Italy’s exhibition associations are not happy about Venice’s open arms welcome to Netflix.

Trade bodies ANEC (National Association of Cinema Exhibitors) and ANEM (National Association of Multiplexed Exhibitors) have issued a strongly-worded joint statement, without directly naming the streaming titan, in which they criticize Venice chief Alberto Barbera and the practice of screening movies online day-and-date with their theatrical release or soon after.

Last week, Venice chief Barbera told us Venice would “benefit from all the polemic between Cannes and Netflix.” In reference to France’s strict media chronology laws, he added, “We succeeded in getting a couple of films that could have been in Cannes. It’s a particular situation in France, the streaming window doesn’t make any sense in my point of view.”

Despite Italy not having the same windowing legislation as France, the Italian trade bodies have today hit back, saying they “contest what has been communicated by the Director of the Venice Film Festival and the initiatives that allow the simultaneous release of some films in cinemas and on other media.”

The Lido this year will debut a record six Netflix films: 22 JulyRomaThe Ballad of Buster Scruggs (all in Competition), On My Skin (Horizons), and The Other Side of the Wind and They’ll Love Me When I’m Dead (Out Of Competition).

While release details have yet to be revealed for most of these films, exhibitor anger seems to arise from Horizons opener On My Skin, the Italian police-brutality drama which is due to play in several Italian cinemas via local distributor Lucky Red on September 12, the same day it is due to go out globally on Netflix and only a short time after its festival debut.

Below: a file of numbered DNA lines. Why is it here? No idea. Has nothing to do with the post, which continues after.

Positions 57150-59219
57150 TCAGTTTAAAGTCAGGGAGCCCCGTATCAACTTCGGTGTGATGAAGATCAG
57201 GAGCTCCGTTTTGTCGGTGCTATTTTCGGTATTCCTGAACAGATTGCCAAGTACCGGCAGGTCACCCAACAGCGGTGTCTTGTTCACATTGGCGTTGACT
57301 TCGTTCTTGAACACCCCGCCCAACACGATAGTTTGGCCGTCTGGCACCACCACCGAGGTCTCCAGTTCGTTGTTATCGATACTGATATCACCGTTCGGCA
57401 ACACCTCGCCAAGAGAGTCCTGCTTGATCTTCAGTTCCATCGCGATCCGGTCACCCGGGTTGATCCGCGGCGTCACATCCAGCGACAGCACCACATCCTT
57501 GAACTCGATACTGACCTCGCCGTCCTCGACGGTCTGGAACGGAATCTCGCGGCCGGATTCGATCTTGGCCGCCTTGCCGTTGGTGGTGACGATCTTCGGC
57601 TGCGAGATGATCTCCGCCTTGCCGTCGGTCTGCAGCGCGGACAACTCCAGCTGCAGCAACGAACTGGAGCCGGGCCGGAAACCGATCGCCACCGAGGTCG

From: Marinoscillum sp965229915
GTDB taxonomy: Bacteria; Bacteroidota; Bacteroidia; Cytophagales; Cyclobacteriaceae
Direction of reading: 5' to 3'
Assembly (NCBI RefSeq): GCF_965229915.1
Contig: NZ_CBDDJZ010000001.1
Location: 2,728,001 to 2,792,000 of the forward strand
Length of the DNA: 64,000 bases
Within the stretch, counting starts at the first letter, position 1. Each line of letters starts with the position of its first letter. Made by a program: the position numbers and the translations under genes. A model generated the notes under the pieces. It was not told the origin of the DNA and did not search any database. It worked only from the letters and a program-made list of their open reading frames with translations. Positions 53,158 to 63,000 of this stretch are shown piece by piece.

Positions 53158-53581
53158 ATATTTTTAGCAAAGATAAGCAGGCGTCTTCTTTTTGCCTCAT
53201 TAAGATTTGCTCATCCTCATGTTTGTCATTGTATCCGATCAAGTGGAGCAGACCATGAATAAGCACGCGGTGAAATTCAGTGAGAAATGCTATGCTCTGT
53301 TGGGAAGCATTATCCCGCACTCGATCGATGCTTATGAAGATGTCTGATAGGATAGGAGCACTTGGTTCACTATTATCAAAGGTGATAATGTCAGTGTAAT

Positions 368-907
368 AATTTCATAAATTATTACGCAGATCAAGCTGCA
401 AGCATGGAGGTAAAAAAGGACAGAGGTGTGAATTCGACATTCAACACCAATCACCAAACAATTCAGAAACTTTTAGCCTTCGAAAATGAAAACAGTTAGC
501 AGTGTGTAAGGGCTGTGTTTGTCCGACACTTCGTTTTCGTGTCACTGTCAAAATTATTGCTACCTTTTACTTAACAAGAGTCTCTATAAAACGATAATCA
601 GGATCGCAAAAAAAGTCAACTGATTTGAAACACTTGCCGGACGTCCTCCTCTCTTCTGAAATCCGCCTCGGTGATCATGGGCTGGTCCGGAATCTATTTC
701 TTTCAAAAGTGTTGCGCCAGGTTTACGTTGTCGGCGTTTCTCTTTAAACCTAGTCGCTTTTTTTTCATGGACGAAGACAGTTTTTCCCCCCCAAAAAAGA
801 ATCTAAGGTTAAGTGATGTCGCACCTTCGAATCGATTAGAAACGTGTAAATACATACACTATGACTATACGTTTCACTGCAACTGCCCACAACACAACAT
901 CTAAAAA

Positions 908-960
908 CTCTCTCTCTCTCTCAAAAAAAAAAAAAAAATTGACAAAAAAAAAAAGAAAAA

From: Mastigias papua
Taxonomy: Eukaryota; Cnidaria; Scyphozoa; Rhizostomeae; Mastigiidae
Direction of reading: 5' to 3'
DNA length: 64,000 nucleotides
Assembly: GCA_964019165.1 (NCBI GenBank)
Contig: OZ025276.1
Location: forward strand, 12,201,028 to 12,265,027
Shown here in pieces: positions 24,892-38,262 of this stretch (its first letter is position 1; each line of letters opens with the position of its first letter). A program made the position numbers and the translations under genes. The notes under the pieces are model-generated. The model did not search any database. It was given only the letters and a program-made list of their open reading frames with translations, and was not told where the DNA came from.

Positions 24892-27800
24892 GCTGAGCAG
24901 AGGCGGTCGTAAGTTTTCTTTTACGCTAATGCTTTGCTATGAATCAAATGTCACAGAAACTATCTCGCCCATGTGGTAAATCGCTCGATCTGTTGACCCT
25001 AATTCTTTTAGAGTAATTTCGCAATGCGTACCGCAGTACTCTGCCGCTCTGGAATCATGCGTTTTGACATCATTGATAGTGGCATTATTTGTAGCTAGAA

The Italian lobbying groups today condemned day-and-date streaming which they said only helps the “short-term interests of one party, to the detriment of others.”

In their view, Venice is condoning a weakening of the value chain in a local market which is suffering from structural challenges such as piracy, “This is a very sensitive issue that should be dealt with in agreement with all the operators of the film supply chain, especially in a period of serious crisis for exhibition due to structural problems of the market.”

They went on to say they will “oppose this proposal [day-and-date releasing of big movies] by any means necessary if the issue of shortening windows is disregarded without the approval of Italian Cinema.”

I understand that at least one other Italian cinema trade body is lining up a similarly-toned statement for this week. The festival declined to comment.

A similar debate dominated the lead up to Cannes this year and Venice will be hoping the same isn’t about to happen to them. It’s such a mutifaceted issue, which touches on so many of the industry’s key challenges (and opportunities) today: shifting distribution models, changing consumption habits, power-struggles between traditional and new players, the health of the indie business, the evolving role of film festivals etc.

One thing’s for sure: we haven’t heard the last of this one.